Israeli environmentalists and conservationists have brought species back from the brink of extinction. The Tower’s photographer took his camera to facilities where indigenous animals can pounce and fly with freedom.
Few are aware of the fact that Israel is one of the most topographically diverse countries in the world. It has almost every kind of ecosystem – forest, desert, mountains, and wetlands. The task of protecting these environments and the flora and fauna that live in them falls to the Israel Nature and Parks Authority.
But Israel is also a small and densely populated country, and the demand for land and resources inevitably harms its wildlife. To protect these animals, the Nature and Parks Authority operates several wildlife refuges where animals can live without the danger of pollution, habitat loss, and other man-made threats.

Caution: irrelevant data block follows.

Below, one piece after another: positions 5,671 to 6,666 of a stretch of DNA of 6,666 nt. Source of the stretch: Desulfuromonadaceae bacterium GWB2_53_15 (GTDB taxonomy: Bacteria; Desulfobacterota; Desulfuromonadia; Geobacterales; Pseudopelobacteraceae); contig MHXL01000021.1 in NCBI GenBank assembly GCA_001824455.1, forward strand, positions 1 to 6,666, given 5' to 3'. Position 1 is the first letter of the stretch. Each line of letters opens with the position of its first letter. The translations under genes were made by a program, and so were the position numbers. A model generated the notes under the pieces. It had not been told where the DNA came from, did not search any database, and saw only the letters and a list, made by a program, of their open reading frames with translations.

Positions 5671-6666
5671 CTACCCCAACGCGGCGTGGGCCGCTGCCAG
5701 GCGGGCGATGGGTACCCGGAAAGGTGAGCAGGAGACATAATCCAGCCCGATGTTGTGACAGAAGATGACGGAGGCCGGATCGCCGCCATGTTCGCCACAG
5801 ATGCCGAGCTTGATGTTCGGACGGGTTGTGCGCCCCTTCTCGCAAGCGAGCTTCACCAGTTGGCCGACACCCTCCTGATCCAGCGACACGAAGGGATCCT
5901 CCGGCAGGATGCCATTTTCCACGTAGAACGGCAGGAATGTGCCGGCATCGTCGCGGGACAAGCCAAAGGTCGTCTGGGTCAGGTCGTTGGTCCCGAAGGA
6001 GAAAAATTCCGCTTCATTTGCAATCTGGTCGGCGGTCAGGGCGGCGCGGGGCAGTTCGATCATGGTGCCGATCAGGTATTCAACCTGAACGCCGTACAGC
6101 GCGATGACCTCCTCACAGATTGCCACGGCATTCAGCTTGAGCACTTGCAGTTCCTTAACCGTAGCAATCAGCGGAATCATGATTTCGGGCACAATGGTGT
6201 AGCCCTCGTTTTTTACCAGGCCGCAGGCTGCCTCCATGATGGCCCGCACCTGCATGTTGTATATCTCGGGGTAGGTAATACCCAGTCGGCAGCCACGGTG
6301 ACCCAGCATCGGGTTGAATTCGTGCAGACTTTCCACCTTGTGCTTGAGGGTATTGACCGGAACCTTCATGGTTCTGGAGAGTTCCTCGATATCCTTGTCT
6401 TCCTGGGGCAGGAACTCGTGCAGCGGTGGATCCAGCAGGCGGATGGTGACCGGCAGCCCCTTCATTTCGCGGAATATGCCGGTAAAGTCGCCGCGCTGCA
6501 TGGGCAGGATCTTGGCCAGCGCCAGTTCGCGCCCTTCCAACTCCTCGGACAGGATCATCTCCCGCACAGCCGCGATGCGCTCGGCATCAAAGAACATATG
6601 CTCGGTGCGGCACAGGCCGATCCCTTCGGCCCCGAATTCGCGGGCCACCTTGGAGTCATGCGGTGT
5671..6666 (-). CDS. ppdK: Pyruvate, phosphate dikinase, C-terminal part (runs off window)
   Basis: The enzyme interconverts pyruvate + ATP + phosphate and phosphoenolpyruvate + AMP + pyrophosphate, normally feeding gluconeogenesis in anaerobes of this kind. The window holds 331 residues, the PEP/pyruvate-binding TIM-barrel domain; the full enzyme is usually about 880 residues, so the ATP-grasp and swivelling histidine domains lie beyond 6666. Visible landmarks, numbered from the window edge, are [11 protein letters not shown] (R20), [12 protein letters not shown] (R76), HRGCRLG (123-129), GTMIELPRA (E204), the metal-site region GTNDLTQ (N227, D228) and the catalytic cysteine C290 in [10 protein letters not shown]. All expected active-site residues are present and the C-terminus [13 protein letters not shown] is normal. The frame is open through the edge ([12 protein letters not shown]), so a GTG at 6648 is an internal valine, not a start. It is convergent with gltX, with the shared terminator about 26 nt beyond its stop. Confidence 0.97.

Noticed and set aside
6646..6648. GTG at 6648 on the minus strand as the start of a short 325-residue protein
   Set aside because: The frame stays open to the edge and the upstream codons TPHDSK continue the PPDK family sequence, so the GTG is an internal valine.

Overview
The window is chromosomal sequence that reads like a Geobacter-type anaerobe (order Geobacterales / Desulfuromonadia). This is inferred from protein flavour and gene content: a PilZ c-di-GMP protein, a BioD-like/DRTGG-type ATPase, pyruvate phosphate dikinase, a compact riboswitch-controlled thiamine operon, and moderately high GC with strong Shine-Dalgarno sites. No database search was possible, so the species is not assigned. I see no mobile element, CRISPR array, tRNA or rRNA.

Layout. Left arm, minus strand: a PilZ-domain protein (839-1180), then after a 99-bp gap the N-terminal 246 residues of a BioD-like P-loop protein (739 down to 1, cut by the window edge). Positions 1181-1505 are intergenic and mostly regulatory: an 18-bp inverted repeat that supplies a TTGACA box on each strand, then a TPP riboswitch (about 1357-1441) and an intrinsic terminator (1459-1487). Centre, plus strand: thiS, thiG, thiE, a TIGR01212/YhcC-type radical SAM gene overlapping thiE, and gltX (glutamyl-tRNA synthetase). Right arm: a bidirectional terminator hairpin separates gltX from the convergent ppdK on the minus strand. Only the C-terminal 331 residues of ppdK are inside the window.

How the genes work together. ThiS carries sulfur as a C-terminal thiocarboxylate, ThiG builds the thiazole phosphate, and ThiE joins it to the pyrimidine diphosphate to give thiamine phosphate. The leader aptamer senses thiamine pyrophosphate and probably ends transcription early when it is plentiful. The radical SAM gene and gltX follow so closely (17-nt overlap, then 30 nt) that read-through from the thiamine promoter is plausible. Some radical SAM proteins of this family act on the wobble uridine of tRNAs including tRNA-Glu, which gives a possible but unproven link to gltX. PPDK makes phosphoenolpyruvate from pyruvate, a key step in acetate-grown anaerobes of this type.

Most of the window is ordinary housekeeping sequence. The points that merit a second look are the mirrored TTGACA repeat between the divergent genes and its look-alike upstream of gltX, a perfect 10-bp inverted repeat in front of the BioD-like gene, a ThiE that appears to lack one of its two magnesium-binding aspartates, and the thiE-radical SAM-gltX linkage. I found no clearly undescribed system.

Tower photographer Aviram Valdman documented three of these refuges in the rocky desert of the southern Arava, the forested hills of the northern Carmel, and the urban safari park in the central city of Ramat Gan, where an animal hospital rescues injured and endangered creatures.
In these refuges he found an astonishing diversity of wildlife – ostriches, owls, deer, foxes, hedgehogs, and others. All of these creatures have a story of their own to tell, but perhaps the most extraordinary was that of the Persian fallow deer, which was extinct in Israel for 150 years until one was brought from Iran on the last plane to leave for Israel after the 1979 revolution.
This unique refugee, like so many others both human and animal, has found a home in Israel, where it can not only survive, but thrive in a place that welcomed him back with open arms.
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Banner Photo: Aviram Valdman / The Tower